At the International Film Festival Rotterdam, the Tiger Award is awarded to the 3 best debut films. There are 15 nominees, from which 3 are Asian films. In this year’s competition, director Lee Seo-Jin’s debut film, Han Gong-Ju was among the 3 winners; and what a debute film it is. Powerful, moving and disturbing at points, Lee introduces the audience to Gong-Ju, a high school student who gets transfered to a new school and starts living in the house of her teacher’s mother. We follow her trying to get used to her new life, but her past is not easy to escape from.
Atmospherically filmed, the film has beautiful camerawork and follows its characters at close range, pulling the audience deeper in the world surrounding Gong-Ju. While the plot is told with some time leaps here and there, the story unfolds slowly and intensely, getting to know, and understand, the young girl’s feelings better and better. Chun Woo-Hee portrays the main character perfectly and leaves a gripping impression. She is the beating heart of the film in the midst of supporting actors that also bring forth well-done performances.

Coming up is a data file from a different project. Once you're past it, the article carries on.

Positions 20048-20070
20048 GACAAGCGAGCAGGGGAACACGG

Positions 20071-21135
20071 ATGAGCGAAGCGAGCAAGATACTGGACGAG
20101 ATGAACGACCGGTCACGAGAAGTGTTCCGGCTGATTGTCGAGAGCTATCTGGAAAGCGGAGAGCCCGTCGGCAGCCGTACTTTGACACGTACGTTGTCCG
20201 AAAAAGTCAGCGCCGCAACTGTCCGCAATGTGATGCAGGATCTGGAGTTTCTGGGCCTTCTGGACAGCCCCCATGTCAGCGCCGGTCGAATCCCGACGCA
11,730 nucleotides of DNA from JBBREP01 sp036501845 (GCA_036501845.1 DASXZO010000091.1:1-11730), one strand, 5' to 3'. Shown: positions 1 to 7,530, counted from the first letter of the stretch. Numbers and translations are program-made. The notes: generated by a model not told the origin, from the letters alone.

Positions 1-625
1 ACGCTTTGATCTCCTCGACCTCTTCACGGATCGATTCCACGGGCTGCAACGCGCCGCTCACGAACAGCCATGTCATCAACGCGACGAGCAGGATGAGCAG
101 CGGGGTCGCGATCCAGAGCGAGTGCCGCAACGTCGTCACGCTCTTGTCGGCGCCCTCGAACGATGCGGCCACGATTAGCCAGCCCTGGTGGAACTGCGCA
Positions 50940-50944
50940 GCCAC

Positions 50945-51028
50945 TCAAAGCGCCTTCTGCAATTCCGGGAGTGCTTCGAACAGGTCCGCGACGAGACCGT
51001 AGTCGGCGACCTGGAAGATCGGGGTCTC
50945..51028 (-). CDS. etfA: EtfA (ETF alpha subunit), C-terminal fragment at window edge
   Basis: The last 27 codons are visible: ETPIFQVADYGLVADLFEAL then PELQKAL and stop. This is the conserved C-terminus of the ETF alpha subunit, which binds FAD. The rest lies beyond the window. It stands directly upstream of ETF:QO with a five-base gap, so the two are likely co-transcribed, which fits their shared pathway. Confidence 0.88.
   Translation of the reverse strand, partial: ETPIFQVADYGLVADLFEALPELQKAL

In a film that deals with a dark or heavy topic, the audience, just like the main character herself, sometimes needs time to catch its breath. Here, music plays a key role in the film as it is something that Gong-ju uses to calm herself. A female A cappella choir is featured in the film, and the songs they sing are light and cheerful, which works surprisingly well with the heavy story the film brings. It allows for a well needed breath of fresh air every now and then.
I heard some people mention that the plot isn’t that original and that it has been done before. This might be so in some ways, but I always think it is more important to look at how it is done because originality is getting harder to find these days. Lee brings this story in such a fashion that it leaves an impression and the powerful performances, atmosphere and music successfully deliver it to the viewer. It is a very strong debut film for a director, and I’m certainly looking forward to Lee’s future projects.